5 November 2015

An innovative ‘Toolbox’, aimed to help farmers achieve a good balance between crop productivity, soil health and soil carbon storage, has been developed as a result of a major EU research project called SmartSOIL.

Every arable farmer knows that soil organic matter is at the heart of profitable crop production.  It helps improve the workability of soils, store water and increase nutrient supply. As leading soil scientist Professor Pete Smith from Aberdeen University says “Good management of soil organic matter is essential for producing high quality crops at yields that deliver good economic returns”.

What is less well known is that soil carbon, a key constituent of soil organic matter, improves the physical and biological properties of the soil; and potentially the profitability of farming systems. Accumulating soil carbon through good management also has the added advantage of tackling climate change by stopping it being released into the atmosphere as CO2. So for the farming community, scientists and policy makers alike, an important question is: What management practices result in a good balance between crop productivity, soil quality and soil carbon storage?

The SmartSOIL project set out to answer this.  “Advisers, leading farmers and policy makers from 6 countries were consulted throughout the project. With their input and support the SmartSOIL Toolbox was developed” Dr Julie Ingram of Countryside and Community Research Institute, University of Gloucestershire, UK explained,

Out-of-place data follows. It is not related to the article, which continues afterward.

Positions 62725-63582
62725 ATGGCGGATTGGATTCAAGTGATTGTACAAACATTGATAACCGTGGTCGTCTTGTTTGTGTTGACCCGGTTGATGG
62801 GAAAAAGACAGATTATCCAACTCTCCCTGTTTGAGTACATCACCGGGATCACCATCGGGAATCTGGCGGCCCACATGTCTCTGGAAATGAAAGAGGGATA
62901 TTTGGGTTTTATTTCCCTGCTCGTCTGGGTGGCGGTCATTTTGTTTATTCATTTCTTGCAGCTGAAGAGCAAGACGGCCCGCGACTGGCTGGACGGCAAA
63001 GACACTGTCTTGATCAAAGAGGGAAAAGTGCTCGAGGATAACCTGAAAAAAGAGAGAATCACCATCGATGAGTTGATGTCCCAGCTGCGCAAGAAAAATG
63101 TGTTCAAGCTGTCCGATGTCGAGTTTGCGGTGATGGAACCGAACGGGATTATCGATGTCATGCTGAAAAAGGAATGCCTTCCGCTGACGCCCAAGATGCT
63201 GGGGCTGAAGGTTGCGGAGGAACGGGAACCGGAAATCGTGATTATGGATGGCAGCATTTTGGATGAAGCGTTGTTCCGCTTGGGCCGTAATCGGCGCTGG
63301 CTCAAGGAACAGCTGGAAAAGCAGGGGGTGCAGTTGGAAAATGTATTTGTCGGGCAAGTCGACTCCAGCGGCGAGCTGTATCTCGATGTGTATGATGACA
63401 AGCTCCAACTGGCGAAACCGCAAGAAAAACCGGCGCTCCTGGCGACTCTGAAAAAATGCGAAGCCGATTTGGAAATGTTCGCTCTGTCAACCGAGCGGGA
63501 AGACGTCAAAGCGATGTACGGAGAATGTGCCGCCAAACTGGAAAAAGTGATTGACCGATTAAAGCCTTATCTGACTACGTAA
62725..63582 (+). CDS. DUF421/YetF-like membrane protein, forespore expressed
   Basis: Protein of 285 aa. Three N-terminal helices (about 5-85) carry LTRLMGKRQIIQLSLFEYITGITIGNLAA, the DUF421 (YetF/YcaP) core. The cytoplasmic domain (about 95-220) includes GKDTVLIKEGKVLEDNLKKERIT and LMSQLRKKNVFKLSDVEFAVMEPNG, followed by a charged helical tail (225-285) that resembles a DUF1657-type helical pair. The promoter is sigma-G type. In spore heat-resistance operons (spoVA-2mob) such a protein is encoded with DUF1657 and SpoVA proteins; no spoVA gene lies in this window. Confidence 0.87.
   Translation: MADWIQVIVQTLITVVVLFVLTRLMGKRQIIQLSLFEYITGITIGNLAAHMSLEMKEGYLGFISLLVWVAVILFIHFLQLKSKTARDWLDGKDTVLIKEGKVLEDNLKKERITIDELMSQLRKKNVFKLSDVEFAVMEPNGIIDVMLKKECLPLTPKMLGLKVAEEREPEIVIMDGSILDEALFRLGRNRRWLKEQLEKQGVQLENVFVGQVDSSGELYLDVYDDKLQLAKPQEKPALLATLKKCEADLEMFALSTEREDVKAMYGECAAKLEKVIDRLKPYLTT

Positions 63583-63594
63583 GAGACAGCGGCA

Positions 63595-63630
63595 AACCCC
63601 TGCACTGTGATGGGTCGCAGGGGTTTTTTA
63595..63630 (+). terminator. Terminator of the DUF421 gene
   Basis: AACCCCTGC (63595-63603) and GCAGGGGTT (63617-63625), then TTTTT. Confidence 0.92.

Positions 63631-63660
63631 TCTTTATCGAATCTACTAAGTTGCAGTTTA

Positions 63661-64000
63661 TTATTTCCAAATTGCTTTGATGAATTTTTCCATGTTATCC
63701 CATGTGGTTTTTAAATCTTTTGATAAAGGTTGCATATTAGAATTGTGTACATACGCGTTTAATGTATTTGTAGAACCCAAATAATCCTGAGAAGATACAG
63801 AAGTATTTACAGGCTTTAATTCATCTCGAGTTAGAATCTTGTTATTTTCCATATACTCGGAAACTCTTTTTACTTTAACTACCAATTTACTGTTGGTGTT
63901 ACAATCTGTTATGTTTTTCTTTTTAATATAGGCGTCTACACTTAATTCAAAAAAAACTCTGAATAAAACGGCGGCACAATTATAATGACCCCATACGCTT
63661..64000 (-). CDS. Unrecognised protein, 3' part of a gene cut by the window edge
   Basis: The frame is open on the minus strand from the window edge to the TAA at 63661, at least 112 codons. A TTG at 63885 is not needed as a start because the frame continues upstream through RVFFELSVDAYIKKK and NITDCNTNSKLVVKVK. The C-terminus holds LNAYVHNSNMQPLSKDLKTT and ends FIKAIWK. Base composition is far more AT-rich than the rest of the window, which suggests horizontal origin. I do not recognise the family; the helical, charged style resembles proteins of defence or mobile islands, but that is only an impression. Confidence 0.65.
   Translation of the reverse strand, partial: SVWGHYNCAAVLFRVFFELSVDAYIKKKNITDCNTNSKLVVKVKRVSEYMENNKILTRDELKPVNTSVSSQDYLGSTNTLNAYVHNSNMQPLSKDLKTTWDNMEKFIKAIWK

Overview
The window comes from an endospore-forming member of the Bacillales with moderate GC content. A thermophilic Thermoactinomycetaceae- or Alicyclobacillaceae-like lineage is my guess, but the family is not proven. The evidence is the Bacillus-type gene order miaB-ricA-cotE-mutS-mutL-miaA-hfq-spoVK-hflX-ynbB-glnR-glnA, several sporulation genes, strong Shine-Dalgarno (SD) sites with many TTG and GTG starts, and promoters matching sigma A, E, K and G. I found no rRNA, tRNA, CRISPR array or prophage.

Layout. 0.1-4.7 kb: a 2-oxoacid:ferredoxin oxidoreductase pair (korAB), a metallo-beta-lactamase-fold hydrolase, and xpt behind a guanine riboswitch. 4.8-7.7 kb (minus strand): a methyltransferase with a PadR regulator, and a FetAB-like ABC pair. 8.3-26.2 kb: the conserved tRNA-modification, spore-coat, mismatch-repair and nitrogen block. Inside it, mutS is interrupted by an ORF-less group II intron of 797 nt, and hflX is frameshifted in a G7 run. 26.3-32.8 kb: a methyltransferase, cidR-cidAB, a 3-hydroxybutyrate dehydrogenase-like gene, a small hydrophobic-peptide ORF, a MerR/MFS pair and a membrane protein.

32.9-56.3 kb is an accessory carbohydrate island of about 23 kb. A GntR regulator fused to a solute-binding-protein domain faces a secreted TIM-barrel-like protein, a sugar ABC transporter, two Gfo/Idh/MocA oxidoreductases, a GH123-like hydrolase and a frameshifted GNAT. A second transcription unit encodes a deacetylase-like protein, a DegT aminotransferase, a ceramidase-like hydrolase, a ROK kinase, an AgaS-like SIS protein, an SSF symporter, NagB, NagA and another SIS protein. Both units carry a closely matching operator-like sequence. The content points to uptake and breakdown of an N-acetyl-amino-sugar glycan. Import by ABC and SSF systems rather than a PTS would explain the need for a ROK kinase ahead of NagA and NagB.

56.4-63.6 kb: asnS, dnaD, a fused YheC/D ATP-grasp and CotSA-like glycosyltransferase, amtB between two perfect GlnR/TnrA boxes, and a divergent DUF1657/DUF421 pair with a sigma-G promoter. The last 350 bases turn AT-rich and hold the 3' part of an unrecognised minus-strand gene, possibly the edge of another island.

A number of agricultural practices can enhance soil carbon content and contribute to improving long-term crop productivity.

The SmartSOIL toolbox is an interactive platform which will show advisers and farmers potential changes in yield and soil organic carbon content which can result from implementing these practices” said  Professor Jørgen Olesen, the project coordinator, from Aarhus University, Denmark..

The Toolbox includes:

  • The SmartSOIL Tool, a Decision Support Tool which allows farmers and advisers to experiment virtually to see the effect of changes in practice on their yields and soil carbon
  • FactSheets summarising benefits, costs and experiences associated with the different management practices which increase or sustain soil carbon (cover crops, residue management, conservation agriculture, adding manures, crop rotations)
  • Real Life Cases from selected farmers in six different European countries showing the benefits, drawbacks and costs of implementing these practices
  • Videos demonstrating the application of different management practices on farm
  • Policy options to promote beneficial management practices at national and EU level
  • Maps for policy makers and scientists which indicate areas at risk of losing soil organic carbon, and current carbon stocks in the EU

 

The Toolbox can be found at http://smartsoil.eu/smartsoil-toolbox/about/ and will be available in English, Danish, German, Spanish, Italian, Hungarian and Polish.

ENDS

Notes for Editors:

SmartSOIL was a four-year research project with twelve European partners, three of them from UK: Countryside and Community Research Institute (University of Gloucestershire); SRUC, Edinburgh; and University of Aberdeen. The project received funding from the European Union’s Seventh Framework Programme under grant agreement no 289694. It was coordinated by Professor Jørgen E. Olesen from Aarhus University, Denmark. http://smartsoil.eu/

The Countryside and Community Research Institute (CCRI) is the largest specialist rural research centre in the UK, having expertise in all aspects of research in policy and planning for the countryside and the environment of the UK, Europe and further afield. It is based at the University of Gloucestershire Oxstalls Campus. See http://www.ccri.ac.uk/ for more information.

Contacts:

Dr Julie Ingram: Tel. +44 (0) 1242 714134; email: jingram@glos.ac.uk

Jane Mills: Tel +44 (0) 1242 714137; email: jmills@glos.ac.uk

Julie Ryan, Communications Officer ; email : jryan@glos.ac.uk